Wolbachia doesn’t completely block mosquitoes from being infected by the virus, but it can stop them from spreading it. Modelling by the project suggests Wolbachia would eliminate transmission in the vast majority of locations where dengue and similar viruses exist.
“Dengue is the focus but we expect Wolbachia to have an impact on other mosquito-spread viruses like Zika,” says Professor Simmons.
Once introduced to a community of mosquitoes the Wolbachia bacteria can spread rapidly since it is passed through the maternal line such that all the eggs of an infected female mosquito will also carry the bacteria.
“We predict that any community where there is a high frequency of mosquitoes carrying Wolbachia will be protected from these viral diseases,” Professor Simmons says.
“We are planning for phase III efficacy studies in Indonesia and Vietnam where the aim will be to demonstrate a reduction in dengue cases in communities where we have Wolbachia established compared to our controls in neighbouring communities where the bacteria isn’t established.”
Wolbachia is present in the cells of up to 60 per cent of insect species and is passed through their eggs. However it doesn’t ordinarily exist in the Aedes aegypti mosquito that is the primary carrier, or vector, of viruses such as dengue and Zika.
It took three years of lab work to cultivate and adapt the bacteria from flies so that it can live in the cells of Aedes aegypti mosquitoes.
But it isn’t just a matter of releasing infected mosquitoes into the wild. The University of Melbourne’s Dr Nancy Endersby-Harshman, from the School of Biosciences, is involved in quality controlling the infected mosquitoes to ensure they are healthy enough to breed successfully. This extends to ensuring released mosquitoes have the same resistance to any local insecticides as the wild host population.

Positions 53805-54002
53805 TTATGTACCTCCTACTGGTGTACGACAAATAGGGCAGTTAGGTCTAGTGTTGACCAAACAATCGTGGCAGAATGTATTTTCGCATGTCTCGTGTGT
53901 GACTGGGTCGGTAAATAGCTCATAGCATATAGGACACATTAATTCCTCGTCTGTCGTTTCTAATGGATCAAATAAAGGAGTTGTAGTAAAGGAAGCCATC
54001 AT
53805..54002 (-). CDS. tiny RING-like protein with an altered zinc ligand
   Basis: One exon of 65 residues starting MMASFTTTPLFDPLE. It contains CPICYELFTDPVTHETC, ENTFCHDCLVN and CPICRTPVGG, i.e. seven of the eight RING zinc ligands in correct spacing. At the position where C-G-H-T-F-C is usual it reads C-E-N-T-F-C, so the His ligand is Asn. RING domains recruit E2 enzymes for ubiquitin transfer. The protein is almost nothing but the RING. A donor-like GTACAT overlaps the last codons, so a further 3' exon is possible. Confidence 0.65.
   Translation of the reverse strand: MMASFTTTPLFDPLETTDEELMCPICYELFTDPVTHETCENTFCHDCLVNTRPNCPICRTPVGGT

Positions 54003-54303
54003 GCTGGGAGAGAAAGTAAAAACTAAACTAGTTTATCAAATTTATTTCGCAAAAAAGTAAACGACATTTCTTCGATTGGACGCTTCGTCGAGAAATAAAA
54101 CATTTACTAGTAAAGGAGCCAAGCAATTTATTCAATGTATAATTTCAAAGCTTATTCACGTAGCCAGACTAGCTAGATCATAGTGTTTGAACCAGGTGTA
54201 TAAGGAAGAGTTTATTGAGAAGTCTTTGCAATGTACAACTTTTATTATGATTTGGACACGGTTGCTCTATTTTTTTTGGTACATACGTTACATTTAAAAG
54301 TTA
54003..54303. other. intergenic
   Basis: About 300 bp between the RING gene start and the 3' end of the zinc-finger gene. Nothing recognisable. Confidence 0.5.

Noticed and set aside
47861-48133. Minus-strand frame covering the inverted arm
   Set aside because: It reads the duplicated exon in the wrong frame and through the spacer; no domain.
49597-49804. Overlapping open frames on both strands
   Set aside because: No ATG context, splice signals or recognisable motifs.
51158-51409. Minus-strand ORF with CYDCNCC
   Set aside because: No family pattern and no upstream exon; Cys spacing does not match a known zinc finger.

FEEDING THE BEAST
“The mosquitoes have to be biologically fit in order to survive, reproduce and replace the wild population,” Dr Endersby-Harshman says, who is part of the Hoffmann Laboratory at the University’s Bio21 Molecular Science and Biotechnology Institute.
The work at the Hoffmann laboratory has relied on staff and student volunteers allowing themselves to be bitten by Aedes egypti mosquitoes infected with Wolbachia in order to encourage the females to lay their infected eggs. The mosquitoes won’t lay their eggs unless they have fed.
Dr Endersby-Harshman says it would be possible to scale up the release of the bacteria in response to the spread of Zika in Brazil and elsewhere in Latin America, but to cover such a large and heavily populated region would require a major effort.
To establish a stable Wolbachia infected mosquito population in just a suburb of Cairns, Australia the team had to release 10,000 infected insects a week over ten weeks. That suggests the task in Brazil could amount to hundreds of millions of mosquitoes.
Dr Endersby-Harshman said one way of increasing the scale would be to focus on distributing infected eggs rather than releasing infected insects. Such a strategy has already been shown to work in Australia.
It would be a large logistical exercise, but once the bacteria is established it should endure.
So is Wolbachia a silver bullet for stopping the spread of Zika and similar viruses? Professor Simmons says the project is confident that Wolbachia will be effective in curtailing the spread of Zika and similar mosquito-borne viruses. But he cautions that the reality is that authorities need a combination of bullets to achieve disease control on a continental scale.
“What you want is a bunch of different tools that are each complementary and that target different parts of the biology of the disease,” he says. “We are targeting the mosquito, others will target vaccines and others will target mosquito control.”